Human remains discovered in melted glaciers in Switzerland

Illustration/ Photo EPA

Rising temperatures are forcing Switzerland's melting glaciers to reveal their secrets, with hikers this summer hoping for two sets of unidentified human remains and plane wreckage lost for more than half a century, The Guardian reports.

Two French mountaineers last week they found human bones while climbing the Chésjen Glacier in the southern canton of Valais, a police spokesman confirmed on Monday. The same day, the skeleton was transferred from the glacier by helicopter.

The bones were discovered near an old trail that was last used about 10 years ago, said Dario Andenmatten, warden of the Britannia mountain hut where many climbers start their ascents in the region. The two climbers probably made their discovery only because they were climbing on an old map.

With little left of the body but bare bones, Andenmatten said he expected the person to have died "sometime in the 1970s or 80s."

A week earlier, another body was found on the Stockjie glacier near the resort of Zermatt, northwest of the Matterhorn. In both cases, police said the process of identifying human remains through DNA analysis was still ongoing and would take "a few more days."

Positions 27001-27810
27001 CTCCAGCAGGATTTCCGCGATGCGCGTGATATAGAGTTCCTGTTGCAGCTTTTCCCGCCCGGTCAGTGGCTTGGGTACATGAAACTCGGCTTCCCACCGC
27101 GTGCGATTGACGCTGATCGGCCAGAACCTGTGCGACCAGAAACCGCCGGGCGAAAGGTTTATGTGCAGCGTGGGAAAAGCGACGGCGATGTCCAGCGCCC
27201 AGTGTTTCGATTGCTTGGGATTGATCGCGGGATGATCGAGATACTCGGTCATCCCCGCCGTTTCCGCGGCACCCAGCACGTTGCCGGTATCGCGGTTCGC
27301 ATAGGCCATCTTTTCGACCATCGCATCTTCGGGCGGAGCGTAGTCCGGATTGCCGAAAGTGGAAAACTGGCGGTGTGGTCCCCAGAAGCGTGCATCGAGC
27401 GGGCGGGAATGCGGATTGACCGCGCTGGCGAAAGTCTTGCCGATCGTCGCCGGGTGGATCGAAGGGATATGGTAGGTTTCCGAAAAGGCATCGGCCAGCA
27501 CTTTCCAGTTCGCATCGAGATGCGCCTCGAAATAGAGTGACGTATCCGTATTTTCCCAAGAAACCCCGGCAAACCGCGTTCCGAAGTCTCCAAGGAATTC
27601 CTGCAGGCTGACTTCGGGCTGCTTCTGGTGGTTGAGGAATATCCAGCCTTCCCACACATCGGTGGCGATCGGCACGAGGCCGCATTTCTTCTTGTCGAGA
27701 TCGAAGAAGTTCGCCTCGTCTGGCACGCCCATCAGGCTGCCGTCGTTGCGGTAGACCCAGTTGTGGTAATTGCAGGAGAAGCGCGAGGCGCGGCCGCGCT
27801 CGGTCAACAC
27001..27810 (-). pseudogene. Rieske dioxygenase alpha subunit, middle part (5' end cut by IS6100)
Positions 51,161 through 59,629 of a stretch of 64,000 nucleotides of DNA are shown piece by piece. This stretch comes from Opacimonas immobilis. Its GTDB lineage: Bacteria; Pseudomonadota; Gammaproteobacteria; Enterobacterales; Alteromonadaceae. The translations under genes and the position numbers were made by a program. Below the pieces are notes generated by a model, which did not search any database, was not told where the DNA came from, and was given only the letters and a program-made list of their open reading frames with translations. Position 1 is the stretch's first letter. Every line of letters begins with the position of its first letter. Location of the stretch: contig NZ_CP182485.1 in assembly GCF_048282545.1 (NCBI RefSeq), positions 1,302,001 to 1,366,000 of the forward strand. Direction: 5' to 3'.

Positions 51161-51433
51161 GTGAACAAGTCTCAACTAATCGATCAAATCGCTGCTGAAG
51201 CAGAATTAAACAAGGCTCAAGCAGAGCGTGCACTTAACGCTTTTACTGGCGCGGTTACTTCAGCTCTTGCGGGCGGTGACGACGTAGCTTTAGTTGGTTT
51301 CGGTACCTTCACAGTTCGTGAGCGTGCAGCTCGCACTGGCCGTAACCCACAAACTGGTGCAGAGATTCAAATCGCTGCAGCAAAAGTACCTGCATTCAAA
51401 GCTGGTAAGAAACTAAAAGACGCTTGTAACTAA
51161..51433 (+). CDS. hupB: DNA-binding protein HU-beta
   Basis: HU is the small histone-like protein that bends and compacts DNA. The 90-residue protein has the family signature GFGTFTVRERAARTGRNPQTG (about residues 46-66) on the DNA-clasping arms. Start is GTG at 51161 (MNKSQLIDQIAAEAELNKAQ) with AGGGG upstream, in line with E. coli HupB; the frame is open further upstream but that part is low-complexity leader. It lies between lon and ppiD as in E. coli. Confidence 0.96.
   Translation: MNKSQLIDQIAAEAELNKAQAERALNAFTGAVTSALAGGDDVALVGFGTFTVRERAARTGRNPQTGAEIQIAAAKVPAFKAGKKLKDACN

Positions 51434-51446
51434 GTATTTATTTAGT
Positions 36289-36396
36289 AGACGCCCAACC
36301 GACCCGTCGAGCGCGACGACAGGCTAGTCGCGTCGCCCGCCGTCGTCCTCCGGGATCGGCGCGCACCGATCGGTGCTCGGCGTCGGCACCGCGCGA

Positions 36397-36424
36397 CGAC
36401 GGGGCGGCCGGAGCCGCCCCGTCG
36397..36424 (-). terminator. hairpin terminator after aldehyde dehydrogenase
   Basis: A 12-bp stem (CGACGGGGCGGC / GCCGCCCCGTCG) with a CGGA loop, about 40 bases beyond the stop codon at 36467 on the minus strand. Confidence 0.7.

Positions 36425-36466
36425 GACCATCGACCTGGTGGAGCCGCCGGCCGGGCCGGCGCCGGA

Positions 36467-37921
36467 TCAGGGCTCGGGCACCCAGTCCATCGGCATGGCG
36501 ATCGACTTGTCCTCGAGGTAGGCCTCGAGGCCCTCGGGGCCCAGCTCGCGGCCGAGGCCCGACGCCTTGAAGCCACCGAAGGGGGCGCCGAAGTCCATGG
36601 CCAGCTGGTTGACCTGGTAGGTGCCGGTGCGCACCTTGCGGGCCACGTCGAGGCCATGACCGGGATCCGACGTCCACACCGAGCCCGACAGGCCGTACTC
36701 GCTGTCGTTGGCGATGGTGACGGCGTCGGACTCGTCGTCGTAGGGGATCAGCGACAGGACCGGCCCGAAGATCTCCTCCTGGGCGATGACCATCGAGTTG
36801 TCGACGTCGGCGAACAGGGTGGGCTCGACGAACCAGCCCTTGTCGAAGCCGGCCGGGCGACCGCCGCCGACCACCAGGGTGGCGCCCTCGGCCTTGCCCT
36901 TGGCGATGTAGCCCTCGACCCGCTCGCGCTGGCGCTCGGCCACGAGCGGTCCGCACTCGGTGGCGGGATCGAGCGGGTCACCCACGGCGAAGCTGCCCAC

Police in the Alpine region maintain a list of about 300 cases of missing people since 1925. It also includes millionaire Karl-Erivan Haub – a German, Russian and American citizen who disappeared in the Zermatt region while training for a ski tour on April 7, 2018. German media linked the body discovered on the Stokji glacier to Haub, who was declared legally dead in 2021.

However, one of the two hikers who discovered the body told the Blik newspaper that the clothes they found were neon-colored, "in the style of the 80s." The body was mummified and slightly damaged, said Luke Lecanoin, 55.

In the first week of August, a mountain guide discovered the wreckage of a plane that crashed over the Aletsch Glacier, near the Jungfrau and Mench mountain peaks, in June 1968.

"From a distance, I thought I was looking at two backpacks," said Dominique Nehlen, 38. Closer inspection revealed the objects to be the remains of a Piper Cherokee plane that crashed in the area on June 30, 1968, carrying a teacher, a doctor and his son, all from Zurich. The bodies were recovered at the time, but the remains were not.

After a winter with relatively little snowfall, the Swiss Alps have already experienced two intense summer heatwaves. In July, authorities advised climbers not to climb the Matterhorn due to unusually high temperatures, which reached nearly 30 degrees Celsius in Zermatt.

During the July heat wave, the height of the frozen water was measured at a record high of 5.184 meters, compared to the normal summer level of 3.000-3.500 meters.

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